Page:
The announcement comes after FEMA late last month asked the Pentagon to assist with President Biden's goal to vaccinate 100 million people against the coronavirus in his first 100 days in office.

Something to watch: Among the possible solutions is sending up to 10,000 active-duty and National Guard forces to 100 vaccination sites across the country, though such a request is “still to be determined,” according to the Defense Department.

Read more here

CDC study: Mask mandates reduce COVID-19 hospitalizations

States and counties that implemented mask mandates saw a substantial decline in the number of people admitted to the hospital to treat COVID-19 symptoms in the weeks after the mandates took effect, according to a new study published Friday.

The study, published in the Centers for Disease Control and Prevention’s (CDC) Morbidity and Mortality Weekly Report, found hospitalization growth rates begin to drop slightly in the first three weeks after implementation. More than three weeks after a mask mandate took effect, hospitalization rates declined by almost 5 percent.

The study “demonstrates that statewide mask mandates were associated with a reduction in Covid-19-associated hospitalization growth rates,” the researchers wrote.

The study monitored hospitalization rates in 10 states — California, Colorado, Connecticut, Maryland, Michigan, Minnesota, New Mexico, New York, Ohio and Oregon — that implemented mask mandates between mid-April and mid-July.

Thirty-one states and the District of Columbia have implemented mask mandates.

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Read more here.

Biden signals he's willing to move forward on COVID-19 relief without GOP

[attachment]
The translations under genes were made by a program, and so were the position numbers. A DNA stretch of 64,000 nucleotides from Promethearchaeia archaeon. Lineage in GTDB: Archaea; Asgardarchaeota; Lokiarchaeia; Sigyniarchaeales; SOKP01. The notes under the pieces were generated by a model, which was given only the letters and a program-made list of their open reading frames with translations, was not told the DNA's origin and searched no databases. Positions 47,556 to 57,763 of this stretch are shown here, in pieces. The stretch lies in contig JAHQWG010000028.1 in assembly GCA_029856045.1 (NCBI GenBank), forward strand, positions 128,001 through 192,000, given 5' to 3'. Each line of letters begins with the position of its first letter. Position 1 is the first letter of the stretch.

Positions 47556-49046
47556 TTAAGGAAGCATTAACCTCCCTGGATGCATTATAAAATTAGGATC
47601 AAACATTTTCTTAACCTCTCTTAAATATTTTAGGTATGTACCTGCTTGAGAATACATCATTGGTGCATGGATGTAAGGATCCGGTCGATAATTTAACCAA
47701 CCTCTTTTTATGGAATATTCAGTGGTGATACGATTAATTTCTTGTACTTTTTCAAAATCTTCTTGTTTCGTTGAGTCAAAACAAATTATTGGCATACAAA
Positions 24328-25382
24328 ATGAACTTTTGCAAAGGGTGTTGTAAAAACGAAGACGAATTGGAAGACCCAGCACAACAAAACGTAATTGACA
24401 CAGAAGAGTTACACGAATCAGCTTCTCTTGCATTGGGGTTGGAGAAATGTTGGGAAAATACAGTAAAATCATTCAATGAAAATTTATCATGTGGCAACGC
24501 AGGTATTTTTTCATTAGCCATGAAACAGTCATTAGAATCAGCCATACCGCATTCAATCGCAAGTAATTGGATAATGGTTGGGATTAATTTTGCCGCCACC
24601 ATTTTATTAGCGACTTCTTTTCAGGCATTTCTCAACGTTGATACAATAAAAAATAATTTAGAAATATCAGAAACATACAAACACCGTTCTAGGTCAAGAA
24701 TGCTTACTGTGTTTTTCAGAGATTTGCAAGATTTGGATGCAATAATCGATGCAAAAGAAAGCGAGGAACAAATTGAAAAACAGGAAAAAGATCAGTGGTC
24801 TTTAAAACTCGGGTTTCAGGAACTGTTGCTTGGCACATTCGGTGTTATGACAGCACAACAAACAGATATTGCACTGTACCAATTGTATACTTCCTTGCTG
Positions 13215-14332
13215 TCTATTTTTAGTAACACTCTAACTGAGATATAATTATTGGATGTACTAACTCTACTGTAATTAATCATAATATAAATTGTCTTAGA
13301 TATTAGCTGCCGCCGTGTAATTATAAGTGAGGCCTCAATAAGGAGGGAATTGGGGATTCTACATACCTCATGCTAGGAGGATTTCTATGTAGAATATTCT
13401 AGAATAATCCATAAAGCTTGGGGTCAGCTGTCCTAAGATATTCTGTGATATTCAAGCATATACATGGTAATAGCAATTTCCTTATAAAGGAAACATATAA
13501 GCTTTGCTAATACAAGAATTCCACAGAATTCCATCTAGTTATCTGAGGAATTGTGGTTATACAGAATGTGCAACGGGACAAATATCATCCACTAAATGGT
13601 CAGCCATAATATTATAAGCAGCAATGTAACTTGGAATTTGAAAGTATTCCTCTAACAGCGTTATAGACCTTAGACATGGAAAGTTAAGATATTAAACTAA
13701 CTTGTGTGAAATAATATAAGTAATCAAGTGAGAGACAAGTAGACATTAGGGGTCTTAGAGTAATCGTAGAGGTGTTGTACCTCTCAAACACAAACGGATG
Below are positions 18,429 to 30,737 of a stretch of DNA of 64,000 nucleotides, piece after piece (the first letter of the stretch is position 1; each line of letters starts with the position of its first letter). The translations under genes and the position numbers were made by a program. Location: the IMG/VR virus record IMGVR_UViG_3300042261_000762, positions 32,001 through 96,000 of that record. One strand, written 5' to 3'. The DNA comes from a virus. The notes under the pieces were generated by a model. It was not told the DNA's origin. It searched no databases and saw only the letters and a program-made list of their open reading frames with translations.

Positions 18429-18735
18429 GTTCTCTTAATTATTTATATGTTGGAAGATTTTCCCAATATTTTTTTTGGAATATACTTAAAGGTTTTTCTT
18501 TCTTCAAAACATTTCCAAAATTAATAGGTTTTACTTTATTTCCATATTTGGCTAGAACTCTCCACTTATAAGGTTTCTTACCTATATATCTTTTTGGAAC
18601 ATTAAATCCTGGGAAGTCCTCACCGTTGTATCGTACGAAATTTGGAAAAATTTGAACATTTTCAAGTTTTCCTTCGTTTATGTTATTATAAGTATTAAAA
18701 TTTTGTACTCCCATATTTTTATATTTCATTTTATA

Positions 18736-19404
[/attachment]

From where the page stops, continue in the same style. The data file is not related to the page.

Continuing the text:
President Biden on Friday sent his strongest signal yet that he would move forward with his coronavirus relief proposal without Republican support, making the case for the need for his $1.9 trillion package by citing the January jobs report showing a weak economic recovery.

“I’d like to be doing it with the support of Republicans … but they’re just not willing to go as far as I think we have to go,” Biden said in prepared remarks from the State Dining Room at the White House.

“If I have to choose between getting help right now to Americans who are hurting so badly and getting bogged down in a lengthy negotiation or compromising on a bill that’s up to the crisis, that’s an easy choice,” he said. “I’m going to help the American people that are hurting now.”

Biden’s remarks came shortly after he wrapped a lengthy meeting with House Democrats in the Oval Office to discuss his relief plan. 

Following the meeting, Speaker Nancy PelosiNancy PelosiSunday shows preview: Democrats eye two-part infrastructure push; Michigan coronavirus cases surge Pence pleaded with military officials to 'clear the Capitol' on Jan. 6: AP Democrats see political winner in tax fight MORE (D-Calif.) laid out a planned timeline to pass the $1.9 trillion package by the end of the month, with the House passing it within the next two weeks.

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Now or never: The president repeatedly made clear he was done waiting around for Republicans to come around to broker a deal, swiping at those in the GOP who have argued the $1.9 trillion White House proposal would exacerbate spending.